// Otherwise, we're receiving other native assets and don't care
            // about our balance of tokens.
            storage.balance += msg_amount();

    #[storage(read, write)]
    fn send_funds(amount_to_send: u64, recipient_address: Address) {
        // Note: The return type of `msg_sender()` can be inferred by the
        // compiler. It is shown here for explicitness.
        let sender: Result<Identity, AuthError> = msg_sender();
        match sender.unwrap() {
            Identity::Address(addr) => assert(addr == OWNER_ADDRESS),
            _ => revert(0),

        let current_balance = storage.balance;
        assert(current_balance >= amount_to_send);

        storage.balance = current_balance - amount_to_send;

        // Note: `transfer_to_output()` is not a call and thus not an
        // interaction. Regardless, this code conforms to
        // checks-effects-interactions to avoid re-entrancy.
        transfer_to_output(amount_to_send, BASE_ASSET_ID, recipient_address);

You may notice once again the similarities between traits and ABIs. And, indeed, as a bonus, you can specify methods in addition to the interface surface of an ABI, just like a trait. By implementing the methods in the interface surface, you get the extra method implementations For Freeā„¢.

Note that the above implementation of the ABI follows the Checks, Effects, Interactions pattern.

Calling a Smart Contract from a Script

Note: In most cases, calling a contract should be done from the Rust SDK or the TypeScript SDK which provide a more ergonomic UI for interacting with a contract. However, there are situations where manually writing a script to call a contract is required.

Now that we have defined our interface and implemented it for our contract, we need to know how to actually call our contract. Let's take a look at a contract call:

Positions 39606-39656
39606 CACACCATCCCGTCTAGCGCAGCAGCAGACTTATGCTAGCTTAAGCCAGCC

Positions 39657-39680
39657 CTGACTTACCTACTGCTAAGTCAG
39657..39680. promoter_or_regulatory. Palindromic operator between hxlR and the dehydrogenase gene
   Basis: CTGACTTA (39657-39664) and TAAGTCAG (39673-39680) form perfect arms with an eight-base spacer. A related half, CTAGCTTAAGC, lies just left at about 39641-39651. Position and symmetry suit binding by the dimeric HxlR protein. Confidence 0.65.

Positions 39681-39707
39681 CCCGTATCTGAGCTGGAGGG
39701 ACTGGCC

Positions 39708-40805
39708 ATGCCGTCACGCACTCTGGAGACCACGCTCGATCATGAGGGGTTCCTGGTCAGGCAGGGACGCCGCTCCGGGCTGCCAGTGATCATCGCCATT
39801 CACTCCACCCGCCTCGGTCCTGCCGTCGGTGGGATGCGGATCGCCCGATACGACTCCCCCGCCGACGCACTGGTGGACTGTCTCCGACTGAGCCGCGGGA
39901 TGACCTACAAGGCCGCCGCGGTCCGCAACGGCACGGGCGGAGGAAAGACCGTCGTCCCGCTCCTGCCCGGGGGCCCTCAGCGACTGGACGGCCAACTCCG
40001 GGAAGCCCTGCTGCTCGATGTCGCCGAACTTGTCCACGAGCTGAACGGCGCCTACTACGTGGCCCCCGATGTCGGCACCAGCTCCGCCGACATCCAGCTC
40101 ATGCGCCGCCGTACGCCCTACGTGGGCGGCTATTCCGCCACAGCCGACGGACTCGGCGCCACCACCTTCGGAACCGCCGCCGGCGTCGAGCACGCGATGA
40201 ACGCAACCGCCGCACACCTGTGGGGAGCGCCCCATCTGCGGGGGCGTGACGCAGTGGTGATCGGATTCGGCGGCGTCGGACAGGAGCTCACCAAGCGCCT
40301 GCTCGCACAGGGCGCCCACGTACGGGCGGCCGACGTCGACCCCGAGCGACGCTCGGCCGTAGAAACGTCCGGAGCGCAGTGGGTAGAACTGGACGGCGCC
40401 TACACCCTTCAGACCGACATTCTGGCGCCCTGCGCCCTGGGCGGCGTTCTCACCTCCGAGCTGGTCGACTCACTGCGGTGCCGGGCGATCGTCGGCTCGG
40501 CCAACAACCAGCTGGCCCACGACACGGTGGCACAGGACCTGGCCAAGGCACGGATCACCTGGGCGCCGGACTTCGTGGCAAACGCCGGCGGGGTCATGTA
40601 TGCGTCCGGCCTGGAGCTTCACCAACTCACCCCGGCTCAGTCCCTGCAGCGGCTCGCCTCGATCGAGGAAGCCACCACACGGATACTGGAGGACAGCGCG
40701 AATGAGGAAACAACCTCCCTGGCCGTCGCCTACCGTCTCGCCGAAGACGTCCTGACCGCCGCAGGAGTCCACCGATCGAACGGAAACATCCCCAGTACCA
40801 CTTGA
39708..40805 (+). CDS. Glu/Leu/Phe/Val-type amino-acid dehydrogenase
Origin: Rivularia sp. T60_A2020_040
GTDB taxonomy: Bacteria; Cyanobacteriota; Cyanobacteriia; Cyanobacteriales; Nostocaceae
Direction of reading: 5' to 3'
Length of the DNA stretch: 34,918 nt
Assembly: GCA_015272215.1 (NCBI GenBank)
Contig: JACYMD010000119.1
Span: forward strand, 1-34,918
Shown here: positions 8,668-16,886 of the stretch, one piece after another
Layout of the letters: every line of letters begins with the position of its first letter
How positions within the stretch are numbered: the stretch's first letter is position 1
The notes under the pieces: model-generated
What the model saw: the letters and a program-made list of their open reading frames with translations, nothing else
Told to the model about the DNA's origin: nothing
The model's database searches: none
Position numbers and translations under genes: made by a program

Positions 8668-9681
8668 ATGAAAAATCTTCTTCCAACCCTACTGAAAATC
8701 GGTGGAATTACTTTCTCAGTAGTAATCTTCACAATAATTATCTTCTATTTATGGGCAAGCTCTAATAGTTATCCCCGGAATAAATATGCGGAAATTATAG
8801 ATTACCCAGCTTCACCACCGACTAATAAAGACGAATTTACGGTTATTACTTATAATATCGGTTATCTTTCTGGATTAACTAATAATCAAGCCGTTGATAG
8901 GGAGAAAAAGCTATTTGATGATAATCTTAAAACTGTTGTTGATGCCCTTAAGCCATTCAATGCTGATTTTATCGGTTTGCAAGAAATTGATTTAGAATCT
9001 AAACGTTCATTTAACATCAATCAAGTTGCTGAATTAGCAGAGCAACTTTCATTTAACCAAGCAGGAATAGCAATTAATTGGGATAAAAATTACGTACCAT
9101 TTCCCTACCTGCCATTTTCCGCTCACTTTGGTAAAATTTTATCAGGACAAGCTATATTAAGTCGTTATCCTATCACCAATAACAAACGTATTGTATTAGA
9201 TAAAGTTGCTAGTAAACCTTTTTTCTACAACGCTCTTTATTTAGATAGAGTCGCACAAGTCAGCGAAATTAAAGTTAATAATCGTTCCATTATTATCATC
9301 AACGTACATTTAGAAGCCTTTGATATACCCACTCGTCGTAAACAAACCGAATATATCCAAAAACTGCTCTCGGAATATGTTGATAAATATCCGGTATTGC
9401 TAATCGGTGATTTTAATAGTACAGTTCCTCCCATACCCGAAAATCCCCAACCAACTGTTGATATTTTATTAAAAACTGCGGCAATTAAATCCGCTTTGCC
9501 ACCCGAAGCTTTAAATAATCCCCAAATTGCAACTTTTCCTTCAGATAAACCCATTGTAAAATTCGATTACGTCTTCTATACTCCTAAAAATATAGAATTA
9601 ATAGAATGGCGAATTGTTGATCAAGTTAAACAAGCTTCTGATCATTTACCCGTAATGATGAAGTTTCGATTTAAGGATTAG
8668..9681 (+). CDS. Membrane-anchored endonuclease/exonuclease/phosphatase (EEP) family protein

use std::constants::ZERO_B256;
use wallet_abi::Wallet;

fn main() {
    let contract_address = 0x9299da6c73e6dc03eeabcce242bb347de3f5f56cd1c70926d76526d7ed199b8b;
    let caller = abi(Wallet, contract_address);
    let amount_to_send = 200;
    let recipient_address = ~Address::from(0x9299da6c73e6dc03eeabcce242bb347de3f5f56cd1c70926d76526d7ed199b8b);
    caller.send_funds {
        gas: 10000,
        coins: 0,
        asset_id: ZERO_B256,
    }(amount_to_send, recipient_address);

The main new concept is the abi cast: abi(AbiName, contract_address). This returns a ContractCaller type which can be used to call contracts. The methods of the ABI become the methods available on this contract caller: send_funds and receive_funds. We then directly call the contract ABI method as if it was just a regular method. You also have the option of specifying the following special parameters inside curly braces right before the main list of parameters:

  1. gas: a u64 that represents the gas being forwarded to the contract when it is called.
  2. coins: a u64 that represents how many coins are being forwarded with this call.
  3. asset_id: a b256 that represents the ID of the asset type of the coins being forwarded.

Each special parameter is optional and assumes a default value when skipped:

  1. The default value for gas is the context gas (i.e. the content of the special register $cgas). Refer to the FuelVM specifications for more information about context gas.
  2. The default value for coins is 0.
  3. The default value for asset_id is ZERO_B256.